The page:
Your skin is the largest organ of your body. It helps regulate body temperature, produces Vitamin D, locks in moisture, senses pain, and touch. Your skin is teeming with trillions of microorganisms, like bacteria, fungi, and viruses. These microscopic colonies are known as the skin microbiome, an important part of the skin’s ecosystem. Each person’s microbiome is unique, much like a fingerprint or DNA. A balanced community of microorganisms that work synergistically is essential to healthy skin.
Your skin microbiome :
- Keeps pathogens out and protects against infections
- Reinforces and repairs the natural skin barrier
- Fights skin infections and inflammation
- Keep skin moisturized, hydrated and radiant
While a strong balance in your skin’s microbiome can be beneficial to the health and the appearance of your skin, imbalances can result in irritation, dryness and the development of skin conditions. So, what causes an imbalance? Let us have a look at the various factors affecting the skin microbiome.
Factors affecting skin microbiome
Everything that you touch, apply on the skin, breathe in, eat or drink including psychological stress and medications have a significant impact on skin microbiome.
Chemicals in soaps, moisturizers, creams, cosmetics, detergents can harm the skin barrier function and contribute to rashes, itching, or eczema. The harmful chemical may harm the outer skin layer affecting its immune responses.
The harmful UV radiation from sun, environmental pollutants, air quality as well as humidity can alter the skin barrier functions and create an imbalance between the existing microbiome contributing to skin diseases.
Frequent use of hand sanitizers during this pandemic has become a ritual. However, overuse of sanitizer can cause damage to the topmost layer of your skin, robbing skin of its moisture. Excessive exposure to alcohols in sanitizers can also trigger skin irritation and can become a hotbed for other harmful bacteria and viruses to enter your body through damaged skin.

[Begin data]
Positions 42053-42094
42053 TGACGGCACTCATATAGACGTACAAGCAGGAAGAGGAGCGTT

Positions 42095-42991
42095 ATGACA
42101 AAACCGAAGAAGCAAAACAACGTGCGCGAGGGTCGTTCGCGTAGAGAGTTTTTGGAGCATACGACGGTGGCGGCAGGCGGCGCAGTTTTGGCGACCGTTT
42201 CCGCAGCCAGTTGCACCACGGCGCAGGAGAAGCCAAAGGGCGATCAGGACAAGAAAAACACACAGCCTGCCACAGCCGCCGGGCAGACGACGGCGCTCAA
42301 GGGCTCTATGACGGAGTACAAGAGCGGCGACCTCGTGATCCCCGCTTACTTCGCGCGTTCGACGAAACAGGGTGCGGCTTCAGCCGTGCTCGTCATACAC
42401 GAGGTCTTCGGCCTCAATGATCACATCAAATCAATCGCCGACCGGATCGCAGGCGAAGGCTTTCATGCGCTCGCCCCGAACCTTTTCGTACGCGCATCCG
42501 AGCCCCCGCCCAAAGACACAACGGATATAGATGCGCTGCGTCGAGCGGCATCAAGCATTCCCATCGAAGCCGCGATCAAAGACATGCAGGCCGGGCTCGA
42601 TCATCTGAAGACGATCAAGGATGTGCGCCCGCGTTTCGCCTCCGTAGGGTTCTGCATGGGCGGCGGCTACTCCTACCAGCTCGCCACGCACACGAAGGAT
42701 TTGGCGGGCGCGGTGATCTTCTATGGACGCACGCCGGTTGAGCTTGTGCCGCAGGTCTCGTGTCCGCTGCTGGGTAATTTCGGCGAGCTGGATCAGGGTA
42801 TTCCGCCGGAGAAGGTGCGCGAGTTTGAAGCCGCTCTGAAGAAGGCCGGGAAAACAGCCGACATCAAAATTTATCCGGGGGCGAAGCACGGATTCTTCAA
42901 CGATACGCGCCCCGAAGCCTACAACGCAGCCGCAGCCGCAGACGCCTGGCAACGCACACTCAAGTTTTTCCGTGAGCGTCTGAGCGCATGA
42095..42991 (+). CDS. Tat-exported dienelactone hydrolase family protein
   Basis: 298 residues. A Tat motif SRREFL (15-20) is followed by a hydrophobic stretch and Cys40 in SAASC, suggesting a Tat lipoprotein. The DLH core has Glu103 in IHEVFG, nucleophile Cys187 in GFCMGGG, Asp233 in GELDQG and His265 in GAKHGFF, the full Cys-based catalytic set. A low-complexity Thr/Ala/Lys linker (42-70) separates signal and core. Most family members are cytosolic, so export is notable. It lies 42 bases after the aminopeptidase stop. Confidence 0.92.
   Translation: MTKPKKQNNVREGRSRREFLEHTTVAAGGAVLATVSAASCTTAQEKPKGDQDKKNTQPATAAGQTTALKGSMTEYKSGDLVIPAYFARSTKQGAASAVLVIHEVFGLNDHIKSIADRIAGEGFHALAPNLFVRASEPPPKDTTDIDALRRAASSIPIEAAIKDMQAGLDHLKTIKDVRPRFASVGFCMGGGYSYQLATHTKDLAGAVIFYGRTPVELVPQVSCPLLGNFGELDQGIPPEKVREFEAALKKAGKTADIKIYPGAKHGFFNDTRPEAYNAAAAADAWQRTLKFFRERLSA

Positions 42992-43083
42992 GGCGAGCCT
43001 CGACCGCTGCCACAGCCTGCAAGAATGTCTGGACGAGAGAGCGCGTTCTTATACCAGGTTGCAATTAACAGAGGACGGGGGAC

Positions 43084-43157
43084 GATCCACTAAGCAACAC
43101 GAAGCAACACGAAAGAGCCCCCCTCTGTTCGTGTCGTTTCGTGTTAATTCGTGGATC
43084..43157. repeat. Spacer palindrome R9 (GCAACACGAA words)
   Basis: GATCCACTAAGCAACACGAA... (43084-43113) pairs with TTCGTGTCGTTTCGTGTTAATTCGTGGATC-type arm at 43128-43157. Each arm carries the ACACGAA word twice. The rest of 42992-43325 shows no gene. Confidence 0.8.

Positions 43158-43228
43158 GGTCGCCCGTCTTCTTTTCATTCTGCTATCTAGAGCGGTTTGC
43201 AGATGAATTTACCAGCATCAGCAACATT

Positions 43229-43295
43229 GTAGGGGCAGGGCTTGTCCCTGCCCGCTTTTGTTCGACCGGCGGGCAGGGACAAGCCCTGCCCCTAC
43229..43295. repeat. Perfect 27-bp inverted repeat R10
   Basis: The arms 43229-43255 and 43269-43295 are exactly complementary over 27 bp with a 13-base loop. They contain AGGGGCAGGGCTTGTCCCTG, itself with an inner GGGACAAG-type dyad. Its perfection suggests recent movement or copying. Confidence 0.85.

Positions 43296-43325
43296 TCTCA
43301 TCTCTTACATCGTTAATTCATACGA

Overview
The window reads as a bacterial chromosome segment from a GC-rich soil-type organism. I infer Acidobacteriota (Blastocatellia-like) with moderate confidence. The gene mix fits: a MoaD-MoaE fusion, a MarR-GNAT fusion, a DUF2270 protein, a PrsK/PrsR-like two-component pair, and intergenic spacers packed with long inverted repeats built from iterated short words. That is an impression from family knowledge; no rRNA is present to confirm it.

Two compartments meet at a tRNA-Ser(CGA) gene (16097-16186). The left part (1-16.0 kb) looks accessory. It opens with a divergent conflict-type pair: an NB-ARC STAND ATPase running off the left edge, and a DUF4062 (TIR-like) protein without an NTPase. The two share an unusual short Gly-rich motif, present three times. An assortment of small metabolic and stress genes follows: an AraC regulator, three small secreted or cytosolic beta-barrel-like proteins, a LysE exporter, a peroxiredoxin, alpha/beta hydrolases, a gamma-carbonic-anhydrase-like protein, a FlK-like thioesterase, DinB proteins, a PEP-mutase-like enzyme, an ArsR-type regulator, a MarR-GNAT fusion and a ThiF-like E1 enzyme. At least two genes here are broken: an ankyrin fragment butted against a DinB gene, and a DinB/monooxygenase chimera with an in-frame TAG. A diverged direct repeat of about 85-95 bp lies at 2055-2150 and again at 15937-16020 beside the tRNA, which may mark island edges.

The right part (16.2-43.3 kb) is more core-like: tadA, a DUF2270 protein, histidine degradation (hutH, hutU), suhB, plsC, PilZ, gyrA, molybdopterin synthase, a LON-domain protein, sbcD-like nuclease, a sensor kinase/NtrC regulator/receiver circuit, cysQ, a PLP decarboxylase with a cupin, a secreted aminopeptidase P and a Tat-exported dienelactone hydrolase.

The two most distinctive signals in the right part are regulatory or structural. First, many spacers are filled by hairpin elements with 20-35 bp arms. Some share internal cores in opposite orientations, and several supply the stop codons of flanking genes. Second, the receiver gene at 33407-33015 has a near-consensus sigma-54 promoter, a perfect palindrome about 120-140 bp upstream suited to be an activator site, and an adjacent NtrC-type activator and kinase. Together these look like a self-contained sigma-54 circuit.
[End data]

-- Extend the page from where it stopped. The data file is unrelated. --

- Hormonal changes in body
Several hormones not only maintain body functions but also affect the skin. Imbalance in sex hormones including oestrogen, testosterone, and progesterone, stress hormones such as cortisol and thyroid hormones can affect skin microbiome contributing to skin conditions such as acne.
Do you know the Gut-Skin connection? What you eat affects your gut microflora that in turn is responsible for the change in skin microbiome.
Consequences of microbiome imbalance
An imbalance in skin microbiome results in:
- Itchy skin rash with flaking/ dandruff- It primarily affects the scalp, causing inflammation and enhancing growth of the fungi.
- Acne- Hormonal imbalance sets the skin microbiome off balance causing acne.
- Eczema, Psoriasis- It occurs due to over colonization of a particular bacteria that causes skin inflammation.
- Infection- The damage to the skin barrier is an invitation to harmful bacteria to enter the body that in turn can cause several infections such as bacterial skin infections, wound infections.
How can I have a healthy skin microbiome?
- Avoid frequent use of antibacterial soaps or sanitizers.
- Hydration- Drink plenty of water to keep skin hydrated and use moisturizers or emollients to avoid skin problems like eczema, and psoriasis. Stay away from harsh chemicals like parabens and SLS.
- Healthy gut- Consume prebiotics and probiotics for healthy gut as it assures healthy skin.
- Eat balanced diet- Eating healthy, fiber-rich foods builds good gut bacteria which in turn boosts the skin's ability to fight off bad bacteria and retain moisture.
- Sunrays- Avoid too much exposure to UV radiation as it can potentially affect the composition of the skin microbiome and interrupt with the balance of your delicate skin structure, this can contribute to inflammation.
- Exercise regularly which helps regulate hormones, reduces stress which has a positive impact on gut health and keeps you glowing naturally.
Maintain harmony in the skin ecosystem and the microbiome will take good care of your skin!
About Eugene He
Eugene is the founder of Invity, a clinical naturopath and a nutraceutical formulator. He has spent the past twenty years educating and writing about nutrition, phytotherapy and general wellness. His work has been featured in Forbes, Yahoo, Tatler, CEW, Allure and many other publications around the world.
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